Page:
I hadn't been paying much attention to economist John R. Lott's defamation lawsuit against Freakonomist Steven D. Levitt: I don't like lawsuits. But now I've finally read the two 2005 emails at the heart of one count of Lott's suit. I'm sure I don't understand all the details of the situation, but they seem pretty eye-opening.
They were between an economist named John McCall and Levitt, and they touch upon the October 2001 issue of the
From: John McCall
Subject: Freakonomics note yesterday to you
To: steve levitt
I went to the website you recommended -- have not gone after the round table proceedings yet -- I also found the following citations -- have not read any of them yet, but it appears they all replicate Lott's research. The Journal of Law and Economics is not chopped liver.
Have you read through any of these?
John McCall PhD
From: slevitt@[deleted for anti-spam purposes]
Date: Wed May 25, 2005 9:18:28 PM US/Central
To: John McCall
Subject: Re: Freakonomics note yesterday to you
It was not a peer refereed edition of the Journal. For $15,000 he was able to buy an issue and put in only work that supported him. My best friend was the editor and was outraged the press let Lott do this.
The Chronicle of Higher Education now writes:
"Mr. Levitt's letter of clarification, which was included in Friday's filing, offers a doozy of a concession. In his 2005 message, Mr. Levitt told Mr. McCall that "it was not a peer-refereed edition of the Journal." But in his letter of clarification, Mr. Levitt writes: "I acknowledge that the articles that were published in the conference issue were reviewed by referees engaged by the editors of the JLE. In fact, I was one of the peer referees."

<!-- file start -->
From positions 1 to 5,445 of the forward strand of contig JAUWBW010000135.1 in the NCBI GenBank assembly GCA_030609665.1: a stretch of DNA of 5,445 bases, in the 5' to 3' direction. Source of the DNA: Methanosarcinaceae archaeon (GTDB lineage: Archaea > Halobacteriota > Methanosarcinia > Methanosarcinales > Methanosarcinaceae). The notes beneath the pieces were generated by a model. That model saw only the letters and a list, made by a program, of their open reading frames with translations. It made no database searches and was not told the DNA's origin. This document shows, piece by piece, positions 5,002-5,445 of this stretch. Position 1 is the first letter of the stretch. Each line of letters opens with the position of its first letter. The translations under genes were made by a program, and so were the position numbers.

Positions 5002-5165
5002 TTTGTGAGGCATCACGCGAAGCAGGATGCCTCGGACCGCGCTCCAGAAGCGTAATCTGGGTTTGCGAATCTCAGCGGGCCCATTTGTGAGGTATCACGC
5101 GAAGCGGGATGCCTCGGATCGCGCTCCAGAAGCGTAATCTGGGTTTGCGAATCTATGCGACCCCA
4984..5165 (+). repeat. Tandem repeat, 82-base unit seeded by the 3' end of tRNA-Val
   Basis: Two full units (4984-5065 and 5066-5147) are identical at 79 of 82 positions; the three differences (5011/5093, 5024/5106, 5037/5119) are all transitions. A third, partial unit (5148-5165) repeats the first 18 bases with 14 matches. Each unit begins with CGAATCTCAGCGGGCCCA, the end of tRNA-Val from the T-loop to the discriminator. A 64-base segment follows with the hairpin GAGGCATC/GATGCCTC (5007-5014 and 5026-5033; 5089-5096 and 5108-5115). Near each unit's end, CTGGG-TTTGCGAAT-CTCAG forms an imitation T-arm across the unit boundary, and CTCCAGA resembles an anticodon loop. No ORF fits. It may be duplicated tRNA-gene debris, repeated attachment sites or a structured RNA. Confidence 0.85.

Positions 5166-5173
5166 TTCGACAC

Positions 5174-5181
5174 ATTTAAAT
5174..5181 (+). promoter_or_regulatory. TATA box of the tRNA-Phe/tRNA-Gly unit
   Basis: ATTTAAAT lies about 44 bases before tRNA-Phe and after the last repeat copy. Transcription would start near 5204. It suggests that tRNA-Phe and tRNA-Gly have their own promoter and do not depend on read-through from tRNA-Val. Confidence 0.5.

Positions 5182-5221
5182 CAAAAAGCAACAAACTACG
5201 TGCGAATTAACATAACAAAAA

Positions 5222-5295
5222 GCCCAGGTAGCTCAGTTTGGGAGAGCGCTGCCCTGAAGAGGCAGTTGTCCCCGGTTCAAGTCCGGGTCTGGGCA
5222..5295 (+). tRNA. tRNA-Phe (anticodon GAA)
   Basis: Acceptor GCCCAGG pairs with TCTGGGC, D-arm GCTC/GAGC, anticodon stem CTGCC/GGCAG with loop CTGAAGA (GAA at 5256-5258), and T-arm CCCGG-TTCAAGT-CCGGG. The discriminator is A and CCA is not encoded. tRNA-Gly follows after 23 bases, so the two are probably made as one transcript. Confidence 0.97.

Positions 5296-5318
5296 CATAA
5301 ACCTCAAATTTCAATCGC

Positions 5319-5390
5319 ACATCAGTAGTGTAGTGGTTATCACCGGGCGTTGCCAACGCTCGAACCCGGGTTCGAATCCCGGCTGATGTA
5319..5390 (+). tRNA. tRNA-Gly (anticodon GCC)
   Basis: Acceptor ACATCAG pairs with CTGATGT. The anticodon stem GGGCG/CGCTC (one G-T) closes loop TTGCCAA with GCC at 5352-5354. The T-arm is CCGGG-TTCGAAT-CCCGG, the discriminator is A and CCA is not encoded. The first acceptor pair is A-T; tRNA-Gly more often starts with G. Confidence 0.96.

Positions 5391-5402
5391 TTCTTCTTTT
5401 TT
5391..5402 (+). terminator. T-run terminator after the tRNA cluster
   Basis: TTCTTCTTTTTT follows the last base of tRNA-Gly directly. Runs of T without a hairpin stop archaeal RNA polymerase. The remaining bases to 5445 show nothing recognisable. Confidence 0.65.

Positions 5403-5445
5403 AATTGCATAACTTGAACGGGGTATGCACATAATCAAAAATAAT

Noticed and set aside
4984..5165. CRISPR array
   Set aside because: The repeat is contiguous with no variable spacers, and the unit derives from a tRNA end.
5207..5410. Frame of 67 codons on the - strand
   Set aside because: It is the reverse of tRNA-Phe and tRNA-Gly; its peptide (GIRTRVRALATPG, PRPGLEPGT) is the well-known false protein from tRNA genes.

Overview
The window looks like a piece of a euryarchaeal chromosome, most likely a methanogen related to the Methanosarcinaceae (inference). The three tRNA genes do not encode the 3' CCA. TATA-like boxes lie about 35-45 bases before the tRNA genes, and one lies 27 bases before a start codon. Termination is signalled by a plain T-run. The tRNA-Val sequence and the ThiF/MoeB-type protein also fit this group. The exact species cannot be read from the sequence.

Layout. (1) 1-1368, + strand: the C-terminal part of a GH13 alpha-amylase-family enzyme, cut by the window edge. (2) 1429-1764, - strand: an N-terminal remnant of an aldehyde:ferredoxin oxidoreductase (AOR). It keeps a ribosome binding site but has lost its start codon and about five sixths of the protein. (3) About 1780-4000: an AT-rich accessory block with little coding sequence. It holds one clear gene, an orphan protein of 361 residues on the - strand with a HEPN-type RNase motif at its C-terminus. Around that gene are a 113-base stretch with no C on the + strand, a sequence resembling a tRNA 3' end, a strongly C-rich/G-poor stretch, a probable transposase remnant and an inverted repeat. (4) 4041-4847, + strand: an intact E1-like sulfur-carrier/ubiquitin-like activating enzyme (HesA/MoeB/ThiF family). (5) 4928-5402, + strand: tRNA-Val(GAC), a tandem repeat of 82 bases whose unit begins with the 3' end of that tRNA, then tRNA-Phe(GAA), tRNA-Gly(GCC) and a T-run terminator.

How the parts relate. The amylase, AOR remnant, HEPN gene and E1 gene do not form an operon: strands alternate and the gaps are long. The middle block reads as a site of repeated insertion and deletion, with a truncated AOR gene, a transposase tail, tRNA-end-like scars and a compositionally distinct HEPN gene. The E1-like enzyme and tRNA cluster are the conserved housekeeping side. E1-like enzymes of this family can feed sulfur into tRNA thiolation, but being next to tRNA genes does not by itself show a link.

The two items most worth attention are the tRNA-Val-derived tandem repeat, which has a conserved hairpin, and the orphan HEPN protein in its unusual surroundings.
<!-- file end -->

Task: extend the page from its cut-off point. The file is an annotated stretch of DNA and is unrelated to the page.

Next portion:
"Mr. Levitt's letter also concedes that he had been invited to present a paper at the 1999 conference. (He did not do so.) That admission undermines his e-mail message's statement that Mr. Lott had "put in only work that supported him."
"In his letter of clarification to Mr. McCall, Mr. Levitt said, "At the time of my May 2005 e-mails to you, I knew that scholars with varying opinions had been invited to participate in the 1999 conference and had been informed that their papers would be considered for publication in what became the conference issue."
If Dr. Levitt wishes an opportunity to further clarify what has emerged so far of his letter of clarification, he is welcome to post in my comments.
Update: Mario Delgado posts some relevant information in a comment on the Deltoid blog, including a quote from a participant in the conference: "A participant in the conference told The Chronicle last year that Mr. Levitt's characterization of the issue as not peer-refereed was an exaggeration but not an outrageous untruth."